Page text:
For most avid home cooks, Julia Turshen needs no introduction. When she’s not in her Hudson Valley kitchen making food, the writer, podcast host, and bestselling author is talking about it. In this essay, slightly adapted from her new (and very Healthyish!) cookbook, Simply Julia, Turshen confronts the negative feelings she’s harbored toward her body for years.
In having the privilege to write a book that’s all about healthy comfort food, I think it’s important to be honest about my feelings about my own body while suggesting all sorts of things you can cook to feed yours. It’s important, also, to acknowledge that these feelings are evolving.
For as long as I’ve always loved food, I’ve also been as conﬂicted about consuming it. A few years ago it really hit me how much time and energy I had spent feeling bad about myself, especially about my body. And that made me feel really sad. So I decided to start untangling the knot. I knew it wouldn’t magically untie itself just because I wanted it to. I had to get some help.
What did that help look like? So many things. I tackled hard stuff in therapy; I changed who I follow on social media to learn more about people who had broken free from diet culture; I researched what diet culture actually is; I read books and listened to podcasts about intuitive eating and shame and vulnerability; and I started to speak more openly to my closest friends about their relationships to their bodies. I began to talk honestly with my mother about how much I absorbed from watching her not treat her own body with kindness. I stopped (I’m trying to stop) asking my wife, Grace, to reassure me that my body is okay. I hid my scale in a closet, and then, one day when I finally felt ready, I threw it away.
I’ve had a handful of breakthrough feelings throughout this ongoing shift. One was, after many gentle suggestions, Grace finally got me to watch The Matrix and it’s given me the most helpful framework to think about diet culture. Now when I think about it, a culture that prioritizes thinness and urges us to keep comparing ourselves to each other so that we’re left feeling really isolated, I simply think, Oh, that’s not actually real.
Another major breakthrough was when I realized I had limited my range of feelings to just two options. It hit me one day like a splash of cold water in the face. I had only ever felt two things in my life: happy or fat. I remember feeling like a light switch had turned on in a dark room. Oh, that’s what’s been going on in here.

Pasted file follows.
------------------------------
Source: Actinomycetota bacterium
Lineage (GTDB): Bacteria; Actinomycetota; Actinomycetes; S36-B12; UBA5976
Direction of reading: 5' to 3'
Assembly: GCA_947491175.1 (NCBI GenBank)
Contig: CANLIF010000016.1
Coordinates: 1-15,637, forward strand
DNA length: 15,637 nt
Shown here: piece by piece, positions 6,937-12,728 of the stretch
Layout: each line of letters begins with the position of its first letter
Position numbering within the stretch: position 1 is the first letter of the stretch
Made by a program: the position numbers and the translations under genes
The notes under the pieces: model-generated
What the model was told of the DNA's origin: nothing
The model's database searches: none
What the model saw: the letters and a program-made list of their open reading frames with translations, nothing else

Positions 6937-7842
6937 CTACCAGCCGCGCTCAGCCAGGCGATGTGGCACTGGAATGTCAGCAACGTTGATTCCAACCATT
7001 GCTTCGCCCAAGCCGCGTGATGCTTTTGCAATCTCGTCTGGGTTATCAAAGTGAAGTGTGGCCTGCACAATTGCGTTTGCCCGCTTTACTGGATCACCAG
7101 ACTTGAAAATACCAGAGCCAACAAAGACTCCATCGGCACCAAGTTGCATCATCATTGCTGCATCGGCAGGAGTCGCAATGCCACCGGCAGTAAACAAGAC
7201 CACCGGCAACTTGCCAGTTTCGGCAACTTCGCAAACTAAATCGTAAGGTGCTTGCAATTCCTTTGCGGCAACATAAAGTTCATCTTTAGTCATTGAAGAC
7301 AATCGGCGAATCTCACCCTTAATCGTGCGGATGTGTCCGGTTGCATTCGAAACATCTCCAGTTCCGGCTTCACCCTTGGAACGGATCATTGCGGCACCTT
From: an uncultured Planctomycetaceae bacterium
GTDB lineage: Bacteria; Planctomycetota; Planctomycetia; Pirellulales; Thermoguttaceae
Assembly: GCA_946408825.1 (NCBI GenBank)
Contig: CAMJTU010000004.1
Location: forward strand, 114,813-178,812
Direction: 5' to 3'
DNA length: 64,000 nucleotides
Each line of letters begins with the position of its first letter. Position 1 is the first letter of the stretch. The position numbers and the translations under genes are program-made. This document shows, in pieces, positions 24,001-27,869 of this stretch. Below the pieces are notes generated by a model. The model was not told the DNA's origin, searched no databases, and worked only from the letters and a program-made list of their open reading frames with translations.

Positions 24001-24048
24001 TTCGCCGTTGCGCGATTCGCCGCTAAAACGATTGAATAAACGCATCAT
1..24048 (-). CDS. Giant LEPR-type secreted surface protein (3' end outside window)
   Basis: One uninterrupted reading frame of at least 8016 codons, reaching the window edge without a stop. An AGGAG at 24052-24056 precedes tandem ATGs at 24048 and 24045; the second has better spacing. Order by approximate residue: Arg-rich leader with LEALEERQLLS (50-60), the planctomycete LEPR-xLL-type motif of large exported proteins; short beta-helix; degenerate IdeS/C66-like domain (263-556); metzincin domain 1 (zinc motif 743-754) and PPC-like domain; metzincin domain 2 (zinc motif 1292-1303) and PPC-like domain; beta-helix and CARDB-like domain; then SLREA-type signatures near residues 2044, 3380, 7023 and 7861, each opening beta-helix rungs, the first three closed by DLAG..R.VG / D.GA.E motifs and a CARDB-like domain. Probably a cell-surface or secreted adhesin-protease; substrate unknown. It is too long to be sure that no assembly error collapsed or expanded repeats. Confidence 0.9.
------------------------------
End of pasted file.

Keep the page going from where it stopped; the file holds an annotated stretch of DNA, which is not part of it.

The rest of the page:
For so long, whenever I felt fat, or what I deemed fat, it was almost always a way to describe anything other than happy. Not only had I equated “fat” with “anything other than happy,” I had set up a tidy, miserable binary for all of my feelings to fit into.
How did I get to this restricted emotional place? Through the same roads so many people I know have also traveled. I inherited body image and weight issues; I internalized the bullying I experienced when I was younger when I was told repeatedly that I was fat and understood it to be an insult. What else? I unﬂinchingly accepted the idea that thin is ideal, and I put myself in close proximity with people who didn’t challenge any of this. I listened to doctors tell me I was overweight according to charts whose problematic origins I didn’t ask about, and I didn’t push for more information when they told me my blood work was great, but I should still lose some weight. I didn’t ask them why. I put my head down.
So how did I begin to dig my way out of this dark hole? I started to believe my wife when she said there was a version of my life that didn’t revolve around feeling bad about my body. I started to change who I was talking with and looking at and listening to. I followed the money and started questioning all of the programs and people who were telling me my life could be so much better if only you did this thing I am selling you. I realized they stay wealthy if I stay desperate. I dug into the things that made me feel all the things other than happy. I started to question how I measure happiness. I learned how many different, and more loving, barometers exist. I made an effort to stop using the word “should” (I even got a tattoo of it, crossed out, on my arm). I stopped equating “fat” with “bad.” I watched the “Fat Babe Pool Party” episode of Shrill on television so many times (written by Samantha Irby, one of my favorite writers, and developed by Lindy West) and went from crying to smiling.